He’s best known for his passionate accounts of the natural, living world, but even creatures long since disappeared from our planet continue to fascinate Sir David Attenborough.

[Read more: Welsh wildflower becomes first British species to be named after Sir David Attenborough]

Last year, his documentary Attenborough And The Giant Dinosaur attracted an impressive 7.5 million viewers, and his second exploration into the world of fossils looks likely to repeat that success.

“I thought it would be nice to make a programme about a real excavation,” reveals the naturalist when we meet to discuss his new one-hour documentary, Attenborough And The Sea Dragon, broadcast on BBC One this Sunday.

Attenborough removing limestone from a fossil
(BBC Pictures/Robin Cox/PA)

“I wanted to follow the excitement of when it happens, because you don’t know what the next thing’s going to be.”

It was an idea Attenborough had been entertaining for some time, so when fossil hunter Chris Moore, an old friend, called to say he’d found part of an ichthyosaur paddle unlike anything he’d ever seen before, the opportunity to make a documentary was too good to resist.

What’s the story about?

Confident he may have stumbled upon a ‘new’ species of ichthyosaur, a large marine reptile existing up to 250 million years ago, Moore set about finding the remainder of the creature along Dorset’s Jurassic Coast in Lyme Regis – and Attenborough came along for the ride.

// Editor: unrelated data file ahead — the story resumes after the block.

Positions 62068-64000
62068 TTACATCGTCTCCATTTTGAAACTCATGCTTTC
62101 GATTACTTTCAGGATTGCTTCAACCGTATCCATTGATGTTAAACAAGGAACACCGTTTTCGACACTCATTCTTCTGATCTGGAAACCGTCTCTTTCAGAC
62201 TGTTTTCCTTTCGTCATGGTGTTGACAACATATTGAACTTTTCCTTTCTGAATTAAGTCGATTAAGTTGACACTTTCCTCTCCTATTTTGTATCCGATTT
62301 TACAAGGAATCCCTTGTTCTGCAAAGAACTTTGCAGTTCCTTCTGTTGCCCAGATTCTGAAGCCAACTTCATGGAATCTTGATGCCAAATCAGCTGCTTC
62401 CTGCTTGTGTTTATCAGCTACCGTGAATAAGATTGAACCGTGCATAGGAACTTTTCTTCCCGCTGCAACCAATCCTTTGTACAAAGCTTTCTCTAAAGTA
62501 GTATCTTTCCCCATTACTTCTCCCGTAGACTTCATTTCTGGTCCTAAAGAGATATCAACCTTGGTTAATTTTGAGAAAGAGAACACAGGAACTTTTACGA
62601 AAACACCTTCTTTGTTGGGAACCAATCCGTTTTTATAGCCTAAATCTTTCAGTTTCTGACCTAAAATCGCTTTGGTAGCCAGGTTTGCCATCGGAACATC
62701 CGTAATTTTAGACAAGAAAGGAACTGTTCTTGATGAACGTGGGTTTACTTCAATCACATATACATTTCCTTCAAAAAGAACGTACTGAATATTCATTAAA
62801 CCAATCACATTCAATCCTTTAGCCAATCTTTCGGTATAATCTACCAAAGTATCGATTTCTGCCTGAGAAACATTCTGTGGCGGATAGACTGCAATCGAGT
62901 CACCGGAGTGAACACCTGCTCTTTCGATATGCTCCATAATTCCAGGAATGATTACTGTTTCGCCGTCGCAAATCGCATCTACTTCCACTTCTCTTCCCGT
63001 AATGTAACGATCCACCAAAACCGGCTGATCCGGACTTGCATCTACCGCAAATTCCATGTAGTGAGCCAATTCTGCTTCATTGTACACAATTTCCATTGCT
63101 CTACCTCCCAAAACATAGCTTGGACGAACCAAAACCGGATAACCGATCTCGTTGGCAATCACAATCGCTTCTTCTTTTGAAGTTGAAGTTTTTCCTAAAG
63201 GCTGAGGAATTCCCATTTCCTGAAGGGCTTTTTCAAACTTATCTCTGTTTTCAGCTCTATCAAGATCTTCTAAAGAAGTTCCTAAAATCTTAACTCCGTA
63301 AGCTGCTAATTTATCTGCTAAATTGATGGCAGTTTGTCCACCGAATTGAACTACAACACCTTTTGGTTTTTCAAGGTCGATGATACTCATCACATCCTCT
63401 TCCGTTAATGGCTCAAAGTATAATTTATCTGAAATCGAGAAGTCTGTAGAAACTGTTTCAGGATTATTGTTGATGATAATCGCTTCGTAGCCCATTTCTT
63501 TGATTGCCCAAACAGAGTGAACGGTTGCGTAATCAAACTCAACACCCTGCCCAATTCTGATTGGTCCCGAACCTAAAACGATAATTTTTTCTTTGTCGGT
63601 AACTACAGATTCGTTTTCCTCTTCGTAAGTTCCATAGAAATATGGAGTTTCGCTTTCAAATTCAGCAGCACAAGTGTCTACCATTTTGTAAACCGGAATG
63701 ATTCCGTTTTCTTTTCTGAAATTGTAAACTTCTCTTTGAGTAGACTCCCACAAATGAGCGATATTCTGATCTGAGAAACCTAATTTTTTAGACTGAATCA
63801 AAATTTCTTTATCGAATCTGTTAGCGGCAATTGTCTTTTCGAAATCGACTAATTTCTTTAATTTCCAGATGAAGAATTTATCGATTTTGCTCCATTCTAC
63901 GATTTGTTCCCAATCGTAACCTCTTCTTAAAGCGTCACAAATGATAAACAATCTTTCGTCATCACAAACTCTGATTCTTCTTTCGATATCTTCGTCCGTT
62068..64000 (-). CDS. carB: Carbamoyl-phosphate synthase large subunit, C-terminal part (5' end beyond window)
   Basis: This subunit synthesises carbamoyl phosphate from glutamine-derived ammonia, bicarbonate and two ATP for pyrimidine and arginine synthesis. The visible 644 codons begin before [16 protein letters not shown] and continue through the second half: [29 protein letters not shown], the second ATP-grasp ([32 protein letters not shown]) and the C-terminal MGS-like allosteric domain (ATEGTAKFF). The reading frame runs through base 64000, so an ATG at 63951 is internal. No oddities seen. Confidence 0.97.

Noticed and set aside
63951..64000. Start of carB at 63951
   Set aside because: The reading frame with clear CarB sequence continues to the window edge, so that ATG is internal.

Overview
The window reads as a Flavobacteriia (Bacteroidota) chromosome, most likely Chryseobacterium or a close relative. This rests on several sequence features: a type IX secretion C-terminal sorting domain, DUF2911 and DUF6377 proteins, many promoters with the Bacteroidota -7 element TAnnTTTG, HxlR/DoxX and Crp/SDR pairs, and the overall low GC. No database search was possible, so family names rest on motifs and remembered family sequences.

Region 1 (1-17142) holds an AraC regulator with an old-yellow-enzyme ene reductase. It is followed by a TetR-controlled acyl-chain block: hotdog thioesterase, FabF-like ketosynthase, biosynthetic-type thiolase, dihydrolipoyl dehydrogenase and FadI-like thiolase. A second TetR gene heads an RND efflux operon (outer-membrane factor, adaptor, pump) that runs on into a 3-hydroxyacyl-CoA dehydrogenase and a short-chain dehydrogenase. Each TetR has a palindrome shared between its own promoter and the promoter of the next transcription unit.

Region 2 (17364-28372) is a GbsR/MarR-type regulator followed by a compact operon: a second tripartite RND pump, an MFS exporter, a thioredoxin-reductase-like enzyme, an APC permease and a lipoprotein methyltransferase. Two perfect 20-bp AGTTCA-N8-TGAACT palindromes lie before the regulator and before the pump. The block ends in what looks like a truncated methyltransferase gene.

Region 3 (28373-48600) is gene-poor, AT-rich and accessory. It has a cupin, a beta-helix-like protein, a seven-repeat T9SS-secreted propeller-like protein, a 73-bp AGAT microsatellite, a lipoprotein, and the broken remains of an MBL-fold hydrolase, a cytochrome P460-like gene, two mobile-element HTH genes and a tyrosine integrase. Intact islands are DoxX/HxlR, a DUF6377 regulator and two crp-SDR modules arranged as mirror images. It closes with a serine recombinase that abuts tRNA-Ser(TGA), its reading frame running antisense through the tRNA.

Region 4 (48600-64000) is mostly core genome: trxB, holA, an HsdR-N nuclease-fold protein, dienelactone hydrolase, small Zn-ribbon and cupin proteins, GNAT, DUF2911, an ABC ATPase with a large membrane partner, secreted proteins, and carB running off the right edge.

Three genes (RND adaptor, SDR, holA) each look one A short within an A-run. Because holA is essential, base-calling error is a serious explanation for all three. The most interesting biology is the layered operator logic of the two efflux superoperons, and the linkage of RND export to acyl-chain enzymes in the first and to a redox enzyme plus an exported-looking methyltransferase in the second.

An icthyosaur (BBC Pictures/PA)
An ichthyosaur (BBC Pictures/PA)

The story takes a rather macabre twist when it transpires the team are in fact investigating a millennia-old murder mystery; scientists deduce the creature’s missing head was ripped off, presumably by a much larger ocean predator.

The detective work becomes forensic, with state-of-the-art technology used to analyse pigmentation in skin fragments and even ancient fossilised faeces brought to the examining table, allowing the team to create a picture of how the fascinating animal lived and ultimately, died.

Attenborough’s love affair with fossils

“This is a very important site in a world sense,” says Attenborough on Dorset. “So, it’s very appropriate that we should be doing something here.”

He talks romantically about tales of “monstrous skulls” and imaginings of spouting sea creatures, which challenged the origins of human existence. “All that drama,” he muses. “It happened right here.”

Attenborough and Chris Moore (BBC Pictures/Robin Cox/PA)
Attenborough and Chris Moore (BBC Pictures/Robin Cox/PA)

As a child growing up in Leicestershire, the fossil enthusiast would spend many weekends searching for ammonites along the coastline. “But I would have given my right arm if I could have found an ichthyosaur. I was fascinated by fossils and dinosaurs – I still am.”

How can you spot a fossil?

After watching the programme, amateur fossil hunters will no doubt be inspired to collect finds of their own. But what should they look for?

Attenborough with a fossil
(BBC Pictures/Robin Cox/PA)

“You don’t know what it is, but it’s a subconscious thing,” advises Attenborough. “There are some elements – that glint, some shape – that give you a clue. Once you’ve got the clue, you’re good at it. Of course, you make some mistakes – you pick up something and say, ‘Ooh’. But it’s fun – and you get better at it.”

 Attenborough And The Sea Dragon screens on BBC One on Sunday, January 7 at 8pm.